This section is dedicated to take away all your "I wish someone had told me that before I went!" experiences. This way, you can spend less time settling in, and more time making new friends in your chosen hostel. We share our insider knowledge of tips, tricks and important things to look out for in Antakya.
Antakya, Turkey, is one of the most multicultural cities in the Middle East. Judaism, Islam, and Christianity in many denominations are represented in this city in the very south of Turkey. Each of the religions has its own temples in the city. Half of the population are ethnically Turks, whereas the other half are Arab. For a long time Antakya, Turkey, was one of the main hubs for travelers around the Middle East, but the civil war in Syria has unfortunately changed this. Many overlanders used Antakya as their last stop on the way from Turkey to Syria, where Aleppo or Latakia would be their first destination. With the civil war, tourism in Syria ceased to exist, and only very few that travelled that traveled off the beaten path still had Antakya on their itinerary. But now that Syria is slowly starting to welcome travelers again and the region is becoming more stable, Antakya is getting back on travelers' maps, although at a tortoise-like pace.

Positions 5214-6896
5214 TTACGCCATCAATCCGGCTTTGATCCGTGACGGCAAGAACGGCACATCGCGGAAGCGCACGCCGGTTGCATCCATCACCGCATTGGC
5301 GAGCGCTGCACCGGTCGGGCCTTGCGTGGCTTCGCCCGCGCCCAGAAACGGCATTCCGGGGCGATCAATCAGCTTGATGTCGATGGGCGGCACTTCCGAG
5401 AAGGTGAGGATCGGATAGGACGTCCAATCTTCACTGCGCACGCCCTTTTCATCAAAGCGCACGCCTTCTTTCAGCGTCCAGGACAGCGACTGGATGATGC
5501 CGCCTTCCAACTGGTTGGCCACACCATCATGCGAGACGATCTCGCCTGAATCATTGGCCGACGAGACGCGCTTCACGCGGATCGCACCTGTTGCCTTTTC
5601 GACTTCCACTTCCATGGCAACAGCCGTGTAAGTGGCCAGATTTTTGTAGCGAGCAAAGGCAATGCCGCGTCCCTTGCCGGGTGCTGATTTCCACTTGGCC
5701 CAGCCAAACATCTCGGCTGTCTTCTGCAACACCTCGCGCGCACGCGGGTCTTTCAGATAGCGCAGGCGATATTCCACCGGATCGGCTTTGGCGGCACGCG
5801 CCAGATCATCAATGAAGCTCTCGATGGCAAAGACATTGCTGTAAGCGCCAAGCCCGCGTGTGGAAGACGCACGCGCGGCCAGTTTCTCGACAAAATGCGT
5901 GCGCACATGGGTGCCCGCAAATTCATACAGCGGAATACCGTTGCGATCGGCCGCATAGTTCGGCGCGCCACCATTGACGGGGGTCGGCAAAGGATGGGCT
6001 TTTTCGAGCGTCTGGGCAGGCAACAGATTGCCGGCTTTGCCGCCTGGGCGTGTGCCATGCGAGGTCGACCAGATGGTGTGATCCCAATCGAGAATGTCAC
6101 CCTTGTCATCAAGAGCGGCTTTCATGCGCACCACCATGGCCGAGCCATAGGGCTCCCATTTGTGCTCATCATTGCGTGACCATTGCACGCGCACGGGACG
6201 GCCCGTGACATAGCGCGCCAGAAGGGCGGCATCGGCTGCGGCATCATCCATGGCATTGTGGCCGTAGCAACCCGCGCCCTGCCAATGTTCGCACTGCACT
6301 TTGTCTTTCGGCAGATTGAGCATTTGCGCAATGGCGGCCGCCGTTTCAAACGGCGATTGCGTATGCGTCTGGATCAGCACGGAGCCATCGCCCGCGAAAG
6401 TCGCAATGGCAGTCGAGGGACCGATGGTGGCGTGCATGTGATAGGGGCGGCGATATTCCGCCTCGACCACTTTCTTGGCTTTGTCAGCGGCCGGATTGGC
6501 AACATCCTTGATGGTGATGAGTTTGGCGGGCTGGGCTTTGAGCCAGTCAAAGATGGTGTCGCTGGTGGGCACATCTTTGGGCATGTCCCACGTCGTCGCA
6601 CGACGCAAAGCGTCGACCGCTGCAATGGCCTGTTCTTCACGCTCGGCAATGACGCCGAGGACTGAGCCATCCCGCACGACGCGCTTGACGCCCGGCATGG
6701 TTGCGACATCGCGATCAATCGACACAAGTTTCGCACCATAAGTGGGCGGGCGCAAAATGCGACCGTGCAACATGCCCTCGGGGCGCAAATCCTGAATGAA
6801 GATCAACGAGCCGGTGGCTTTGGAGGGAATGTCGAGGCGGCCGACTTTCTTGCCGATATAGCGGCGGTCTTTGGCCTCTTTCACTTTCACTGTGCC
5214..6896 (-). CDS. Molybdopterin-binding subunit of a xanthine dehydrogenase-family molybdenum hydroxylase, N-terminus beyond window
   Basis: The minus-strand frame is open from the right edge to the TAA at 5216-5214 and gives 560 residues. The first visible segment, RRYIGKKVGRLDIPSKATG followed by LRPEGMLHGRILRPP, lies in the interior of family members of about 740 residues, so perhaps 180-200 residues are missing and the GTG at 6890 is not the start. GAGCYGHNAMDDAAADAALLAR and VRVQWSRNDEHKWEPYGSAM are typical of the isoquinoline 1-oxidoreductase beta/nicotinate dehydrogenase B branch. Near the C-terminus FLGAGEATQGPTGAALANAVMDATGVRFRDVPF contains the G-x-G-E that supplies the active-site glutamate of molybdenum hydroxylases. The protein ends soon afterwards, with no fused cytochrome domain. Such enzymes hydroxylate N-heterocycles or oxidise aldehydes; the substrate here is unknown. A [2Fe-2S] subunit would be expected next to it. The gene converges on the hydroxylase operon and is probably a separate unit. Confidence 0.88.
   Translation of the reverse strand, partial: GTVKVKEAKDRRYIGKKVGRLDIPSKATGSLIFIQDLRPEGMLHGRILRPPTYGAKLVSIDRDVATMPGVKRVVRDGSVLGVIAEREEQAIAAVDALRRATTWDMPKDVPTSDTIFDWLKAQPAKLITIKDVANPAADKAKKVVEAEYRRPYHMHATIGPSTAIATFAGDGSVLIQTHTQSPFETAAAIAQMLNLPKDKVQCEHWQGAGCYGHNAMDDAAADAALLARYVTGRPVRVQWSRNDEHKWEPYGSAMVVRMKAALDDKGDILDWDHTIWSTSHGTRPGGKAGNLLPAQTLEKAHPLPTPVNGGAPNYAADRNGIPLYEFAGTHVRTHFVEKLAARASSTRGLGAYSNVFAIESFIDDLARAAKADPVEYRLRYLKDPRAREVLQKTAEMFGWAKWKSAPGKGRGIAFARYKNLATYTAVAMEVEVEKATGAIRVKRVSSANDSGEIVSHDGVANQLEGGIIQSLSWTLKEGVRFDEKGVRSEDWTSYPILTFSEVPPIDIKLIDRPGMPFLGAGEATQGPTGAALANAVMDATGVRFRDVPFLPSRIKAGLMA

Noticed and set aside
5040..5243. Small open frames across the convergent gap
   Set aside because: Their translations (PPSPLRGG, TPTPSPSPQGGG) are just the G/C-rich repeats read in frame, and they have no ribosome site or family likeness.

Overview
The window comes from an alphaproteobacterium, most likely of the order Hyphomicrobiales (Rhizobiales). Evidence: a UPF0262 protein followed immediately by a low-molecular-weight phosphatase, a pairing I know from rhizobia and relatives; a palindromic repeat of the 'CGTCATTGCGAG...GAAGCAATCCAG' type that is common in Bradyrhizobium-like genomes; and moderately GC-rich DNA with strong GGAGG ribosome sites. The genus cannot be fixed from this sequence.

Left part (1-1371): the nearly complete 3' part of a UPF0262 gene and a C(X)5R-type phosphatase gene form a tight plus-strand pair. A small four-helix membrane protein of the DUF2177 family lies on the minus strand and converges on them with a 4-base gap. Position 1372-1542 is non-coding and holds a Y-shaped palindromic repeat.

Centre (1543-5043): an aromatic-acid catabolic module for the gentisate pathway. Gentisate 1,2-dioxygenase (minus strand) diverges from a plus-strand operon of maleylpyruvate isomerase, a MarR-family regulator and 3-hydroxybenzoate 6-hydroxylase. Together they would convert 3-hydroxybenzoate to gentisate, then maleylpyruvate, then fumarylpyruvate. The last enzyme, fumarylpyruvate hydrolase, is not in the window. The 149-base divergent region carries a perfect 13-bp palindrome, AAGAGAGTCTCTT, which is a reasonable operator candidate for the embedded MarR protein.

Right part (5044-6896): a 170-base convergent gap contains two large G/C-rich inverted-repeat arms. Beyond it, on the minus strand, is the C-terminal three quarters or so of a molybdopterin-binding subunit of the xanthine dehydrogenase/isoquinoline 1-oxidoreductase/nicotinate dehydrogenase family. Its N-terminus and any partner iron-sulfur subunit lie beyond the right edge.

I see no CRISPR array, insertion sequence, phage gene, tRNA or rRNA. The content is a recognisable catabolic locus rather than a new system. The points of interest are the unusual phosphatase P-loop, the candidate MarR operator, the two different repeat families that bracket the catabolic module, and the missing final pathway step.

If you are the adventurer that wants to visit Antakya, Turkey, you will surely enjoy it. Locals are even friendlier than before, since they are not used to seeing foreign travelers much. There is a vibrant atmosphere in the city and you should not be surprised if you get invited for a coffee or tea. There are some interesting historical landmarks in the city, but the distances may be too big to cover it all on foot.
The location of your Antakya, Turkey hostel may make a difference, but still you will need to use taxis or public transport to see all landmarks. The amount of hostels in Antakya, Turkey, is limited, but what exists is in the centre with one of the highest standards in the entire Middle East. The price is slightly higher than elsewhere in Turkey, but still very affordable and surely worth the money. Alternatively to a Antakya, Turkey hostel, you can book private accommodation, of which there are more options.
Written by local enthusiast for Antakya hostelsMartin Straatman